Enter ye in at the strait gate: for wide is the gate, and broad is the way,
that leadeth to destruction, and many there be which go in thereat:
because strait is the gate, and narrow is the way,
which leadeth unto life, and few there be that find it.
St. Matthew vii. 13, 14
Our opening quotation, taken from St. Matthew’s Gospel, gives us a useful segue into our study of the meaning of Resurrection in this Eastertide. In it, Jesus Christ, true to himself and candid as always, basically tells us that most people go to Hell and few go to Heaven. Pardon me for cutting to the quick, but these are Jesus’ words, and this is Jesus’ analysis of the human condition. I am quite sure that He always wants it to be otherwise, but His words remain. Far from being a condemnation or sentencing of His own people to Hell, these words ought to be taken seriously by men in all ages, and especially by Christians who think that they are “saved” before the gift is bestowed, bank on Cheap Grace, or think that their religion and all their good works are going to save them. None of this is good theology and it certainly isn’t Biblical. Most men go to Hell because they choose the broad way over and against the strait gate and the narrow way that alone lead to salvation.
Of course, none of this is pleasant news. Christians protest, didn’t the Angel Gabriel proclaim to the shepherds, Fear not: for, behold, I bring you good tidings of great joy, which shall be to all people. For unto you is born this day in the city of David a Saviour, which is Christ the Lord? (St. Luke ii. 10, 11) And didn’t Jesus Himself speak often of His mission to bring the Gospel, which means Good News, to all nations? He began His ministry by sending John Baptist’s disciples back to him saying, Go and shew John again those things which ye do hear and see: 5 the blind receive their sight, and the lame walk, the lepers are cleansed, and the deaf hear, the dead are raised up, and the poor have the Gospel preached to them. (St. Matthew xi. 4,5) And St. Paul, repeatedly insisted that he was a bearer of the Gospel or Good News to all people. For I am not ashamed of the gospel of Christ: for it is the power of God unto salvation to everyone that believeth; to the Jew first, and also to the Greek. (Romans i. 16) How beautiful are the feet of them that preach the gospel of peace, and bring glad tidings of good things! (Romans x. 15) The Gospel of Jesus Christ is always the Good News of the salvation that Jesus Christ brings to all men in all ages.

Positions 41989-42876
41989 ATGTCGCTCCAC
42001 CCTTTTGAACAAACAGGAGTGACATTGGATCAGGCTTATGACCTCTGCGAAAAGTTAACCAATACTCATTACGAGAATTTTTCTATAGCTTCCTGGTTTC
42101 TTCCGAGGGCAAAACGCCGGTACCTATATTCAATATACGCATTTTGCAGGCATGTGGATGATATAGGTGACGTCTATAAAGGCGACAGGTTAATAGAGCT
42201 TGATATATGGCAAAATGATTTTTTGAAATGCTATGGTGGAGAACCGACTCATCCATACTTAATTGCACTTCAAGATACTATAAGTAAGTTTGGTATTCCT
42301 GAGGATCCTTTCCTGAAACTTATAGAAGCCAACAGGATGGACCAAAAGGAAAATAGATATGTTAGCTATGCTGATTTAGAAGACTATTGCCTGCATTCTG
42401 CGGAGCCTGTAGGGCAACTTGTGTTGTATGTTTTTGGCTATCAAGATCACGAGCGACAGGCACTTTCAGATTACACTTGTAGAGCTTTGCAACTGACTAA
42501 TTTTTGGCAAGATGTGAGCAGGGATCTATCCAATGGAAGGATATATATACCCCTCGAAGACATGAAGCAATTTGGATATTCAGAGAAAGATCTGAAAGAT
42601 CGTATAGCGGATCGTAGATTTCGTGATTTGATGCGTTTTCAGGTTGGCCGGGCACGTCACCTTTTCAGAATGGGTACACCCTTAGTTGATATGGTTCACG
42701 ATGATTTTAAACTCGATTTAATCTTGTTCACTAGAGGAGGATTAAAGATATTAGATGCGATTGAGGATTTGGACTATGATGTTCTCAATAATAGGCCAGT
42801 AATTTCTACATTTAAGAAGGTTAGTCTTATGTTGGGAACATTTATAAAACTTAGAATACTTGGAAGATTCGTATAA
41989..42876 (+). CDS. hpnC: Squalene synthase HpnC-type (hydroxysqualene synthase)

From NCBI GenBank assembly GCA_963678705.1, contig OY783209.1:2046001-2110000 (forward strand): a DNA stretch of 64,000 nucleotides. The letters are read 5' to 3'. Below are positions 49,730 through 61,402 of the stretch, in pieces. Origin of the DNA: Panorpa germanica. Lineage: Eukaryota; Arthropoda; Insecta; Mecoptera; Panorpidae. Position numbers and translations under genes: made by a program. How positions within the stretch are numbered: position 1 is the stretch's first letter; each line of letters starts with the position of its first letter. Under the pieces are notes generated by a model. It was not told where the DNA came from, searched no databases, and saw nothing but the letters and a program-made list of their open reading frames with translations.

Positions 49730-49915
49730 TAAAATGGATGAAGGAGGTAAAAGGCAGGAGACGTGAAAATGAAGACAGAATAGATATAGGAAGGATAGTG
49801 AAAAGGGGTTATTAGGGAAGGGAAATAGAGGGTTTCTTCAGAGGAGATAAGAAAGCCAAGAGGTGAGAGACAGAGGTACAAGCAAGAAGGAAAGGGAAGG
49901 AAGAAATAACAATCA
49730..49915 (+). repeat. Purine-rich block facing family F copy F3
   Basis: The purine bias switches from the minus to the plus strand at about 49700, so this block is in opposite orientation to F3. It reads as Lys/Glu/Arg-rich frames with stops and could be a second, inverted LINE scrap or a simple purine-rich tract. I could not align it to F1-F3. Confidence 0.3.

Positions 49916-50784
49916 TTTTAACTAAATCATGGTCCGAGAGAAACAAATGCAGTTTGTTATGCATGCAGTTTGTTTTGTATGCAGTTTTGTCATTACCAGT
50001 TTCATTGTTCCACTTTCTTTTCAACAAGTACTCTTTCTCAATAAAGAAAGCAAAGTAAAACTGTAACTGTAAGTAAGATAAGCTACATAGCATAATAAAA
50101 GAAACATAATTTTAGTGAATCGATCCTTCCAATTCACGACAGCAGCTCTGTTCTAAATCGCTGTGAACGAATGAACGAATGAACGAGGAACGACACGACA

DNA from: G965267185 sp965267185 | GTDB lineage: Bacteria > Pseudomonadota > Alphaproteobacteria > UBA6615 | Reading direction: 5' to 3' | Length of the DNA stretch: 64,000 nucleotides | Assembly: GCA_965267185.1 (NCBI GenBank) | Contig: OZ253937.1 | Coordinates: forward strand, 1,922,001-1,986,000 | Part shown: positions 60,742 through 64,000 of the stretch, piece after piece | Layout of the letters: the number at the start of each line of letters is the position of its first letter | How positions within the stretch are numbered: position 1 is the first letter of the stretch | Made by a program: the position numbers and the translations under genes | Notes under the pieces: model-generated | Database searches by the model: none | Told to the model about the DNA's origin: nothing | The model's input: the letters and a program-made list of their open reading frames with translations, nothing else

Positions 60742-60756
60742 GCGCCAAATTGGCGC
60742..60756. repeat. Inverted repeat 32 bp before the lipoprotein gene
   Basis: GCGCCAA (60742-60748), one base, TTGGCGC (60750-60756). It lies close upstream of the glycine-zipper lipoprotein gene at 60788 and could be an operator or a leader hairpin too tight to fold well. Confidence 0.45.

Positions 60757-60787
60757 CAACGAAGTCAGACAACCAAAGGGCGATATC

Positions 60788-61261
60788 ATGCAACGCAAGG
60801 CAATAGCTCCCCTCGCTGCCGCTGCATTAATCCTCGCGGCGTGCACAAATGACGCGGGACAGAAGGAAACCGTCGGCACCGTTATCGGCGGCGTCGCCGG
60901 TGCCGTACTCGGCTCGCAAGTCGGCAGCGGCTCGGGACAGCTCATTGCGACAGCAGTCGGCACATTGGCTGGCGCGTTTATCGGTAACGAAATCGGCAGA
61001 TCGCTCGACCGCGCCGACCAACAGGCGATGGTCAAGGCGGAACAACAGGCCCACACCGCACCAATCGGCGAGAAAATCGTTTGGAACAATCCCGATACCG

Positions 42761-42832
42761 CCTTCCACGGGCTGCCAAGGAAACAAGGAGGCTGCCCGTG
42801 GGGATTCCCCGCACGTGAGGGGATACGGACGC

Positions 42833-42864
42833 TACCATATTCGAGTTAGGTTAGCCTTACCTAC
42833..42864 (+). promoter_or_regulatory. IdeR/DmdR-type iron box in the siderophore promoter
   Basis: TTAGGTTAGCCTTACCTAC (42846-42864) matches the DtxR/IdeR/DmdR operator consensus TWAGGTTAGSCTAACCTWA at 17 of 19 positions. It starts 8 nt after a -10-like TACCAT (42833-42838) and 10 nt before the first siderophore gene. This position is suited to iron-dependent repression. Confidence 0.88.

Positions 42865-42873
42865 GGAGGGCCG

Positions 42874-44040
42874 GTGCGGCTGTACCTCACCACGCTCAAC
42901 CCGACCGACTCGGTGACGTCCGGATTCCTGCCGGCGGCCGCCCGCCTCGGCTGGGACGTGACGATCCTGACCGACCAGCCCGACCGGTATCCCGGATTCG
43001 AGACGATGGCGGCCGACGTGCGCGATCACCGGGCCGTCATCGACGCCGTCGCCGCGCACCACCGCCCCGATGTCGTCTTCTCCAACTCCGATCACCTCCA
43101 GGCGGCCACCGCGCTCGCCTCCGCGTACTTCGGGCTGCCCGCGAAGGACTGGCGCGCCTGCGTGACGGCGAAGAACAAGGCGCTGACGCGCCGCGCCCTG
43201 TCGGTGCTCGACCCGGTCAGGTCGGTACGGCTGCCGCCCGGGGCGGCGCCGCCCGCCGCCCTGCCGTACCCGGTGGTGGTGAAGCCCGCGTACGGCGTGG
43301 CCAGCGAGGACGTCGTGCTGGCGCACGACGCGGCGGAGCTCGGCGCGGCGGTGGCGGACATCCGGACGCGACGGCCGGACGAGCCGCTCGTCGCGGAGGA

So, Christians have every reason to rejoice in the knowledge and love of God found only in Jesus Christ and to believe that the Good News or Gospel alone leads us to salvation. But there is more. Jesus also says, I am the way, the truth, and the life: no man cometh unto the Father, but by me. (St. John xiv. 6) Salvation means the return of man to God, through the Redemption of the world by our Lord Jesus Christ, and by participating in the Atonement He has made for us. Jesus died and rose for us and yet it is up to us to respond. Jesus has won our salvation and we cannot have it except by and through Him. This means that Christ expects us to have a relationship with Him. Unless we find the strait gate and enter by the narrow way by that He establishes for us, we cannot reach Heaven. And this means that the life that He lived, the unearned, unmerited, and undeserved suffering He endured, and the Resurrection He commenced must all become our own or something that we participate in willingly, sacrificially, and joyfully. This is the message of Eastertide.
To find the strait gate and to enter the narrow way is no easy business. The old adages no pain, no gain, no suffering, no salvation, and no Cross, no Crown are all consecrated by the earthly life our Lord lived and intends to share with us. Christ will sanctify us by the Father’s Grace in a patient progress that leads us out of sin and death and into righteousness and new life. The pattern He consecrates and blesses will involve suffering and death before we find new life. Christ never promised us immediate and paranormal perfection and salvation now. This is a gift to be bestowed upon us as we find the strait gate and enter the narrow way that leadeth unto life. (Idem)
Therefore, what we have before us is the promise of a gift and reward to them that embrace Jesus Christ. Embracing Jesus Christ will be the hard part. In Eastertide we learn that no sooner has Christ risen from the dead than He tells His Apostles, Now I go my way to Him that sent me; and none of you asketh me, Whither goest thou? (St. John xvi. 5) Like men in all ages, we want God with us and for us, tangibly present in the flesh. We want the immediate gratification of Christ’s nearness. We believe, immaturely, that His absence from us in the flesh will breed catastrophic sadness and sorrow. Yet we, with the Apostles, must learn that Christ cannot save us unless we are willing to share in His sufferings to gain His victory. His tangible Incarnation is only the beginning. We must find the strait gate and narrow way that leadeth unto life inwardly and spiritually through His indwelling Holy Spirit. Christ intends to come alive in our souls by working His redemption into us. Christ desires to dwell in us. If a man love me, he will keep my words: and my Father will love him, and we will come unto him, and make our abode with him. (St. John xiv. 23)